—Did you see that?
—No but please just, be careful...
—Did you see that? his knuckles gone white on the wheel, —steps right in front of the car and holds up his hand, did you see that?
—God Harry just be careful. They're crazy. I mean you're the one who told me that aren't you? take for granted everybody in this city's crazy till they show you otherwise? You could have killed him.
—Better than just knocking him down, see a car like this one they know how much liability you're carrying and you're in court for the rest of your life.
—Just the rage. If you saw his eyes, that's what this city runs on, where it gets its energy. Rage.
—It's the money, Christina. The rest of it's...
—It's not The Marriage of Figaro I'll tell you that. She's got a new lawyer for her mess of a divorce who wants to handle Oscar's accident, shock, injury, loss of income, disfigurement, a million, five, God knows what nonsense, you said he's called you?
—Called me? sweeping up the avenue through the burst of a cab's horn so close she started, freed into traffic lifting both hands from the wheel for a gesture —called me! I told you, look Christina. I told you to speak to him, he gets me at the office and I can't get him off the phone. I don't want to hurt his feelings but you know the pressure we're under down there. A client calls and knows it's costing him seventy five dollars just to pick up the phone but Oscar, it never occurs to him that...
—Well it doesn't Harry, that's just the point, it just doesn't occur to him. Flat on his back, I mean what's more natural than to reach for the telephone and he's been simply frantic since this movie opened, he's just getting used to the idea that he has a brother in law he thinks he can turn to and when he can't reach you, when they tell him you're in court...
—Because I've finally told Doris that whenever he calls I'm in court, that I'm in conference, that I'm out of the office, I'm not trying to make a Federal case out of this Christina but you've got to do something. I thought he resented me intruding on the family by marrying you, try to show him some family concern, fine. That's what I'm doing today, now, Sunday, but even that woman we met at the hospital? the one with the blood bath, you actually gave her my number too?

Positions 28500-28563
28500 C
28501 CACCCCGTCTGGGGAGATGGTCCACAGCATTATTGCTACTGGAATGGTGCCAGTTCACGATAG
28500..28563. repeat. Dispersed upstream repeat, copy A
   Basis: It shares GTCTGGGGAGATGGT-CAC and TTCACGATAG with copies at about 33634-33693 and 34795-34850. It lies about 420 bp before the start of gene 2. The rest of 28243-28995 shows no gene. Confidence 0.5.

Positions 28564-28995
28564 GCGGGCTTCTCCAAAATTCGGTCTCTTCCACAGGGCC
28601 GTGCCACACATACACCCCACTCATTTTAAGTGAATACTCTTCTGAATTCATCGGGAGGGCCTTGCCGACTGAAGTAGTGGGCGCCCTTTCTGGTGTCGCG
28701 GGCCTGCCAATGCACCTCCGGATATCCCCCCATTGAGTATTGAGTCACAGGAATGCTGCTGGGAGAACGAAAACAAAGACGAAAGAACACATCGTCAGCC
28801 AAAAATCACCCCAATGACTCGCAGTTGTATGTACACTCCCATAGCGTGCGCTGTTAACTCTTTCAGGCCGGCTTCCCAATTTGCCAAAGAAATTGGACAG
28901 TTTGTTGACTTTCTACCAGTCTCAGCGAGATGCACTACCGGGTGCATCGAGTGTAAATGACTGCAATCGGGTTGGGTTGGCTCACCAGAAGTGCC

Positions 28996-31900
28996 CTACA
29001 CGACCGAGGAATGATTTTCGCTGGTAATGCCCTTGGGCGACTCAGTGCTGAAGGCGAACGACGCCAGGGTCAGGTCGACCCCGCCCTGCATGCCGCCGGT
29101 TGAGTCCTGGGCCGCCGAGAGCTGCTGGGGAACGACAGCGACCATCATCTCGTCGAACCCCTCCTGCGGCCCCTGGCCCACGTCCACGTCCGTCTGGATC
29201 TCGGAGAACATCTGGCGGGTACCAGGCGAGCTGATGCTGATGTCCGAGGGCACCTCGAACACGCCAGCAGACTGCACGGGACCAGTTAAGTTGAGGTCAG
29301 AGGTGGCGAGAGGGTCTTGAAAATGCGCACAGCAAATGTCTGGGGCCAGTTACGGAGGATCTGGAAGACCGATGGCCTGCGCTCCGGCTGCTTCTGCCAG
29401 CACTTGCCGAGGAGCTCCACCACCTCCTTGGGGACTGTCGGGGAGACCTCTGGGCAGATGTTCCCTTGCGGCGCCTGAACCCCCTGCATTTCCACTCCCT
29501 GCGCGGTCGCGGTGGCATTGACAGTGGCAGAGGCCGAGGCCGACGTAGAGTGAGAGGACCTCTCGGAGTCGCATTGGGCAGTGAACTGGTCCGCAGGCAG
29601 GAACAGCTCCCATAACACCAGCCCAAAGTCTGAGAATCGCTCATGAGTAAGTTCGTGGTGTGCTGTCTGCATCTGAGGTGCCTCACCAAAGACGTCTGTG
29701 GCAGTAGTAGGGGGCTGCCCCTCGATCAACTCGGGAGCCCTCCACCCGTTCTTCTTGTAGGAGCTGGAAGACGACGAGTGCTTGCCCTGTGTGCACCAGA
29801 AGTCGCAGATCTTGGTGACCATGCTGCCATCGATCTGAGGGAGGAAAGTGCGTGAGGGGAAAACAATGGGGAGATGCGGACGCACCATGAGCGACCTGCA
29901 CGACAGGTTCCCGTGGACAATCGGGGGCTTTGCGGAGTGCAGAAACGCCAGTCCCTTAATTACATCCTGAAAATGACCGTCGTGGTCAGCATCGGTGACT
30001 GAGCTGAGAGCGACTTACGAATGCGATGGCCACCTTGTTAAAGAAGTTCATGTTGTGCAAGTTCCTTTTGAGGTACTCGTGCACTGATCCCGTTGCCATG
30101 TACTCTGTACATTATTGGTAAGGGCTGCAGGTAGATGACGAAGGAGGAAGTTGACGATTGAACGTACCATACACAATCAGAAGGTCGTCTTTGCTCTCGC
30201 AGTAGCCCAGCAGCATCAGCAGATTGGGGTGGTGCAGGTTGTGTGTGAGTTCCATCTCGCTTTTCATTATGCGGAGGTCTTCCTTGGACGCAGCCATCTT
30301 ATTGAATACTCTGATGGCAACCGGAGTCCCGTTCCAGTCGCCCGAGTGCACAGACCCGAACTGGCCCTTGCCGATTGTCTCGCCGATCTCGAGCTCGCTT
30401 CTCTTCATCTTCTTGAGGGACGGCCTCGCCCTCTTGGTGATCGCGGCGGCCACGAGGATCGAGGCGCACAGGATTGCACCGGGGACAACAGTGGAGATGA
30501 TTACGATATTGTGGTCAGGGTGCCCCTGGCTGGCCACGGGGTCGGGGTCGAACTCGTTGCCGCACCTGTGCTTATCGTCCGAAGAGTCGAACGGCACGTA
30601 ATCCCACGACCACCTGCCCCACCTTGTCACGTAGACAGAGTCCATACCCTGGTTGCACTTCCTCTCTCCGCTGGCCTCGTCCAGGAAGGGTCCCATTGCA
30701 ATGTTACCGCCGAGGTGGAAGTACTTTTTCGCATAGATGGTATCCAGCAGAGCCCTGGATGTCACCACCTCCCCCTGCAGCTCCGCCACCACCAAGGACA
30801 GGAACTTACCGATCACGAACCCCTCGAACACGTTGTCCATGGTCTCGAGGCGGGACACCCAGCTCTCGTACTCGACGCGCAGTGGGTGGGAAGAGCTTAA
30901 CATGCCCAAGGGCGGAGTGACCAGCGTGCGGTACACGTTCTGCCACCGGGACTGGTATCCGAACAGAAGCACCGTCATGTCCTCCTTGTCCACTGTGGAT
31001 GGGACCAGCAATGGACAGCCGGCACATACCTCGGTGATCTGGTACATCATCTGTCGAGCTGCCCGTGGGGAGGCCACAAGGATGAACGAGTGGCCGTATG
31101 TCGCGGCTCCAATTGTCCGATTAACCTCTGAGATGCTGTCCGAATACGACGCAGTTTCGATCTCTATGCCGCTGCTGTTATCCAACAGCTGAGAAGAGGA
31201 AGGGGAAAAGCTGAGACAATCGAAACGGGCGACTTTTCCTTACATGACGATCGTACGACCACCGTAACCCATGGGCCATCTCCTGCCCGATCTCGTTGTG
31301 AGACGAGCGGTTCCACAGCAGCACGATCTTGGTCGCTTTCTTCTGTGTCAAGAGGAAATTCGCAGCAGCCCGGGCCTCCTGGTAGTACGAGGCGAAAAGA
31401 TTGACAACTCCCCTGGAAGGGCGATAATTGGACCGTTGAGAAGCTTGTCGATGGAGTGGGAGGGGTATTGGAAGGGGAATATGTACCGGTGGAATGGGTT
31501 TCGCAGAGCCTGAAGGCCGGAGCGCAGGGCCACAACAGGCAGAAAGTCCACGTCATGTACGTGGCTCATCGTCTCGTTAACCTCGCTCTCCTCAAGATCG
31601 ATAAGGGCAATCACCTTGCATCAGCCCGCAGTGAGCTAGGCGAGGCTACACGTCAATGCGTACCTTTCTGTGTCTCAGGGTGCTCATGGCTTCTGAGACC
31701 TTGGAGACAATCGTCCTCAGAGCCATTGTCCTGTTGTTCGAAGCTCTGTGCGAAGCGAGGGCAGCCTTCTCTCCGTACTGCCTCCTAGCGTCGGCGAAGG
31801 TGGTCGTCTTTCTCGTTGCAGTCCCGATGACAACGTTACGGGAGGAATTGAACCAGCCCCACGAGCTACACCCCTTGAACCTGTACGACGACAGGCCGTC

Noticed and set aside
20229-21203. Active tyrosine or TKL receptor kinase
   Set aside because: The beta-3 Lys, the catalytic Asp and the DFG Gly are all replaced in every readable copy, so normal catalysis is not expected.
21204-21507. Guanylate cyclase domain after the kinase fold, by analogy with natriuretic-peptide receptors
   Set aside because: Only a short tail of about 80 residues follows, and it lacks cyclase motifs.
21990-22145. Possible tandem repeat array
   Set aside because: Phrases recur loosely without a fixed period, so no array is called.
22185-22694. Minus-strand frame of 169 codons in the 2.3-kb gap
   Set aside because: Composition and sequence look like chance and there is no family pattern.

—Well who else. Maybe you should just tell your friends I'm a public relations man, that I'm in ladies' underwear, an ad account executive, something completely useless that...
—Trish would love you in ladies' underwear Harry.
—Look I'm serious! She got on the phone with her whole life history, the time they took her to Payne Whitney when she cut her wrists? Patched her up, gave her some pills, when they sent her a bill for eleven thousand dollars she tried it again, now she wants to sue this hospital for something she calls foetal endangerment?
—Because that's what she was doing there. I mean she came in for that amniosomething, centesis, that test they give pregnant women our age to make sure the baby won't be born with one leg or eight thumbs and she'd have it aborted, she's already got a sweet little boy about ten named T J and when that blood got spilled on her obviously that's the first thing she thought of. She just wants to be sure before she marries Bunker.
—I don't think you do, Harry. I mean if she married him first and then got these tests and had to have the abortion, she'd be stuck with Bunker on her hands for no earthly purpose until God knows when, he'd be awfully expensive to unload and of course he doesn't know a thing about the boy.
—If she's thinking of making him a stepfather, I don't...
—Of making who, Bunker? You see you don't listen, I mean this boy she's been seeing, where do you think the pregnancy came from. Of course she hasn't mentioned it to him, he's trying to be a writer and obviously hasn't got a penny you can't seriously picture her married to him, she's twice his age and I mean Bunker's twice hers but he's so pickled he'll last out the century and if Bunker got in there and anything happened to her T J would never see a penny.
—The rate she's going looks like old Bunker's onto a sure thing.
—Well you can't laugh at them Harry, making fun of people's troubles I mean that's the way it sounds sometimes, if you could just stop and try to see their good side?
—Married the wrong man, Christina. We don't get to see much of the good side, greed, stupidity, double dealing, a system like ours you expect it to bring out the best in people? One lawyer to every four or five hundred and most of them can't afford one anyway, the ones who can like your friend here are even worse, make a mess of things and expect to be rescued, they...
—You didn't need to be rude to her.
—I was not rude to her! When I finally got a word in...
—That all you could talk about was money.